On the other hand, if your new image has the same size and alpha but different RGB, then this method is all you need to call. The source solution has a sample project illustrating how to change the image at runtime.
How It Works
As you might have guessed, what we're really doing is creating a second Window which hosts the composited image on top of the main Form. This all happens in
TransformForm() which does the following:
- A layered Window Form is created. This is a Window with the
WS_EX_LAYERED extended style bit set. Windows will alpha channel composite layered windows on the desktop once the window contents are set with the Win32 call
UpdateLayeredWindow(). We've wrapped a class around this called
m_lwin = new LayeredWindowForm();
m_lwin.TopMost = ParentForm.TopMost;
m_lwin.ShowInTaskbar = false;
m_lwin.MouseDown += new MouseEventHandler(LayeredFormMouseDown);
m_lwin.MouseMove += new MouseEventHandler(LayeredFormMouseMove);
m_lwin.MouseUp += new MouseEventHandler(LayeredFormMouseUp);
ParentForm.Move += new EventHandler(ParentFormMove);
m_lwin.Location = ParentForm.Location;
- A bitmap is extracted from the AFT's background image property. It may be scaled in some situations (see the comments here on DPI support). After this,
UpdateSkin() is called.
if (BackgroundImage != null)
if (BackgroundImage.Size != ParentForm.Size)
aphaBmap = new Bitmap(ParentForm.Width, ParentForm.Height);
Graphics gr = Graphics.FromImage(aphaBmap );
gr.SmoothingMode = SmoothingMode.HighQuality;
gr.CompositingQuality = CompositingQuality.HighQuality;
gr.InterpolationMode = InterpolationMode.HighQualityBicubic;
gr.DrawImage(BackgroundImage, new Rectangle(0, 0, ParentForm.Width,
new Rectangle(0, 0, BackgroundImage.Width, BackgroundImage.Height),
aphaBmap = new Bitmap(BackgroundImage);
UpdateSkin, an array from the image's alpha channel is created. This is used in the next step to construct the main form's
byte mngImgData = new byte[m_alphaBitmap.Height * bData.Stride];
Marshal.Copy(bData.Scan0, mngImgData, 0, mngImgData.Length);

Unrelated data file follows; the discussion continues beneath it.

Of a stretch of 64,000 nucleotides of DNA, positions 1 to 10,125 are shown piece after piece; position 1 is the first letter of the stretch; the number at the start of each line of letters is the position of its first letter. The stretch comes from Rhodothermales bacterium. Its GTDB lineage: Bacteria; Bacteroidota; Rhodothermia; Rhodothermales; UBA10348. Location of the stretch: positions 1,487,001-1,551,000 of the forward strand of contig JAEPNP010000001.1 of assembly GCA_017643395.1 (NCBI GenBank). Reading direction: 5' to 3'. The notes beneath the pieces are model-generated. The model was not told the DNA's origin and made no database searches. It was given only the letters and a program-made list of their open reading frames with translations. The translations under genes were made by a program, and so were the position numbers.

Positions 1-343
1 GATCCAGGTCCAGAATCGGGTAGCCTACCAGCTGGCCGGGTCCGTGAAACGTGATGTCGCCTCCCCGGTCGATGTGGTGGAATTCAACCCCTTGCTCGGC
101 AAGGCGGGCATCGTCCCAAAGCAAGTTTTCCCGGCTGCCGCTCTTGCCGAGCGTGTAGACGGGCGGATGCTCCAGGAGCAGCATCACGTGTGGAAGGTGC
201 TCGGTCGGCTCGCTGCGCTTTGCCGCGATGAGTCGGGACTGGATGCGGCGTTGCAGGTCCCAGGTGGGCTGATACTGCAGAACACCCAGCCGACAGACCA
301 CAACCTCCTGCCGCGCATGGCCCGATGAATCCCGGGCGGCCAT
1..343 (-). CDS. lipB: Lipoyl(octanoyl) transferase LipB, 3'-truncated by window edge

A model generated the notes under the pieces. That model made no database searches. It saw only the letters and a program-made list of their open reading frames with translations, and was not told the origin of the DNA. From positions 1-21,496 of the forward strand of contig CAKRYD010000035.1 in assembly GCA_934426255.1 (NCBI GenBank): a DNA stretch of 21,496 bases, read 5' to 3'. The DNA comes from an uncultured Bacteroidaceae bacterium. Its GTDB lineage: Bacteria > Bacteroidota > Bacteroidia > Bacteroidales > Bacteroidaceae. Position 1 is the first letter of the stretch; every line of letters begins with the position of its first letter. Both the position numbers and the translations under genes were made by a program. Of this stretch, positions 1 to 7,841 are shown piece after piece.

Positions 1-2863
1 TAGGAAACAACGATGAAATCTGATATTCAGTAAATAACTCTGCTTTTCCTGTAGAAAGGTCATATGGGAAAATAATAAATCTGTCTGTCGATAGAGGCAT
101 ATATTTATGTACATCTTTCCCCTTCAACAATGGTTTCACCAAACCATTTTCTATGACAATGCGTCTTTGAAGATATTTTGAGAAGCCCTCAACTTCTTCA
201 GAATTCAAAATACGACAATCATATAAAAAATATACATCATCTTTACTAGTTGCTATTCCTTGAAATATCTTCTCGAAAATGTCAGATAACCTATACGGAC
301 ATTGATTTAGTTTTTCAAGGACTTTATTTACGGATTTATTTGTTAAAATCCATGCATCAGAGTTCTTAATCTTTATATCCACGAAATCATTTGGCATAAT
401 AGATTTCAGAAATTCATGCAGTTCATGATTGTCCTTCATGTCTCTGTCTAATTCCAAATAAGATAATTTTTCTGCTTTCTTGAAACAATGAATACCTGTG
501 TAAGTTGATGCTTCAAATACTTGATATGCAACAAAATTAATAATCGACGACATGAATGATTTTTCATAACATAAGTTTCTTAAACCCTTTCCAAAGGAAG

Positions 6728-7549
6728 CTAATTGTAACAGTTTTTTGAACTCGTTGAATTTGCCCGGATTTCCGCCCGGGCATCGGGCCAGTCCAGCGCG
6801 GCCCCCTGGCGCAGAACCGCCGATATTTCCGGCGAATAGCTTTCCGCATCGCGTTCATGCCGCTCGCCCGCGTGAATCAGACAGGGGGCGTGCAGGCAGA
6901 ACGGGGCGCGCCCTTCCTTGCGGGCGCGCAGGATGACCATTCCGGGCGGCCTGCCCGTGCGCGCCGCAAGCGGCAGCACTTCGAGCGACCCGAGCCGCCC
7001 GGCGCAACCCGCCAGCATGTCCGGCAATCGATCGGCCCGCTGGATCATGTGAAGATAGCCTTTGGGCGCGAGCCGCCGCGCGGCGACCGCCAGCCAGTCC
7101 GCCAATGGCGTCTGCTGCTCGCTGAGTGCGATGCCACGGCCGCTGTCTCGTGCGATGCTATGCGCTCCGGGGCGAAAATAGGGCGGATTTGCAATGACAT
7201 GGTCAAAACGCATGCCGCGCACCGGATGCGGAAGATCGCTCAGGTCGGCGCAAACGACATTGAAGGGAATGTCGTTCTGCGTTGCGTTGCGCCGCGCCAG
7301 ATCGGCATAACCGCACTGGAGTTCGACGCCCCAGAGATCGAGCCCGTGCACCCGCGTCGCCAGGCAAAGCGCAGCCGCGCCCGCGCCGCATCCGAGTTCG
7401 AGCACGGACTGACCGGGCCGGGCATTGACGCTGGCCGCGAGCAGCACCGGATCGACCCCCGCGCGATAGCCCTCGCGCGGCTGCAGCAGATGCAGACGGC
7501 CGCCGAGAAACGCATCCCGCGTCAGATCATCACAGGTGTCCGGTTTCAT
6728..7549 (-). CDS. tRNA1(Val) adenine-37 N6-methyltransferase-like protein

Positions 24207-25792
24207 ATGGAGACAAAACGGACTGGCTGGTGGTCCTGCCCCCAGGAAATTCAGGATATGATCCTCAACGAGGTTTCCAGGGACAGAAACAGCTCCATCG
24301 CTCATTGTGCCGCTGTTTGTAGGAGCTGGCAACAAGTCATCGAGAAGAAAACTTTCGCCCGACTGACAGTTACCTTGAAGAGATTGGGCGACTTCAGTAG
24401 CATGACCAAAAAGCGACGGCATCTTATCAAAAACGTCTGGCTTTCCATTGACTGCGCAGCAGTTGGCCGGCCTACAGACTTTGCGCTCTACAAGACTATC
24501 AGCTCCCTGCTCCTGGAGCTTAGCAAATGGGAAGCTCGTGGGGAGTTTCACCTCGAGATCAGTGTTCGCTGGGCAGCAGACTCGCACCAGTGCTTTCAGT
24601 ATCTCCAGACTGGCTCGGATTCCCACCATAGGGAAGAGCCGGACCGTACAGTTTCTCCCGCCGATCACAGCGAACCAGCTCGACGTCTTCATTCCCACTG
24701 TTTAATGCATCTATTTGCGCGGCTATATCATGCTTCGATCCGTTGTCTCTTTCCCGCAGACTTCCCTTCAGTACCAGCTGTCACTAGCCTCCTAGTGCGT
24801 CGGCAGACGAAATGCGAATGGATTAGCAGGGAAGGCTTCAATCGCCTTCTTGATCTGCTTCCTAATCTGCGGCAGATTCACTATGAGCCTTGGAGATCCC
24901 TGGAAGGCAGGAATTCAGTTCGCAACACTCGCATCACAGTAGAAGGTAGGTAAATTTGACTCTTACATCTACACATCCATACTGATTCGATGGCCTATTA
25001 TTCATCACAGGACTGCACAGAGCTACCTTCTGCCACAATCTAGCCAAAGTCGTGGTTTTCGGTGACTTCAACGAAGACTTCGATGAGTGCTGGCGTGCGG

for (int j = 0; j < m_alphaBitmap.Height; j++)
int ai = j * bData.Stride + 3;
for (int i = 0; i < m_alphaBitmap.Width; i++, ai += 4)
alphaArr[i, j] = mngImgData[ai];
- Still within
UpdateSkin, the main Form's
Region is constructed. The
Region will define the visible areas of the Form where you place your controls (the controls are hosted in the AFT, but everything is clipped by the main Form's region). The
Region is constructed on the fly by performing a seed fill type operation from the user specified AFM markers which occurs in
UpdateRectListFromAlpha(). These markers are little more than special helper controls which are dragged onto the Form in design mode. In essence, we're filling specific transparent areas of the image's alpha channel. For each such "filled" pixel, we generate a rectangle to be used to construct the main Form's
Rectangle bounds = new Rectangle();
ArrayList rectList = new ArrayList();
foreach (Control cntrl in Controls)
AlphaFormMarker marker = (AlphaFormMarker)cntrl;
UpdateRectListFromAlpha( rectList, ref bounds,
new Point(marker.Location.X + marker.Width / 2,
marker.Location.Y + marker.Height / 2), alphaArr,
marker.Visible = false;
ParentForm.Region = RegionFromRectList(rectList, bounds);
- Finally in
UpdateSkin, the alpha channel image bitmap is set to the layered form.
- At the bottom of
TransformForm(), the AFT's background image and tiling are copied from the main Form. This allows us to have a custom background image if desired.
BackgroundImage = ParentForm.BackgroundImage;
BackgroundImageLayout = ParentForm.BackgroundImageLayout;
Points of Interest
Dragging the Window is accomplished by dragging any visible part of the layered Window (our Window frame). When a mouse drag event in
LayeredFormMouseMove() occurs, it moves the main Form but lets the Move event handler
ParentFormMove() move the layered window. This handles cases where the Form is moved outside of a drag operation. For example, when the taskbar's autohide is unchecked, Windows may cause the Form to be relocated.
Also on Window XP,
ParentFormMove() tries to help the desktop and underlying Windows catch up to redrawing invalidated areas (remember we're actually moving two Windows although the layered Window of the pair is double buffered). If it detects we're dragging the Form, it sleeps the main thread according to the
DragSleep property. A reasonable value like 30 milliseconds makes for less distracting redrawing of the invalidated parts of the desktop. Under Vista, this property is ignored as the DWM double buffers everything.
Finally, PInvoking is unavoidable for both for the layered Window APIs and
ExtCreateRegion() which has to be used because of the poor performance of building a
Region from a
In this article we've presented a Windows Forms control that allows you to build arbitrarily complex image based Window elements with designer level support and runtime alpha channel compositing.
- Version 1.0
- Version 1.1.1
- 7/15/09: The code in this article was the basis for a shareware component called “AlphaForm” which I'm now releasing as freeware under the CodeProject 1.02 license. This is version 1.1.1 and includes a number of new features and bug fixes since the original CodeProject article. There are also expanded tutorials and a compiled help file.
- Version 1.1.3 includes a few new features and bug fixes, namely:
- Routines for showing and hiding alpha forms
- Bug fix for x64
- New example showing multiple, animated alpha forms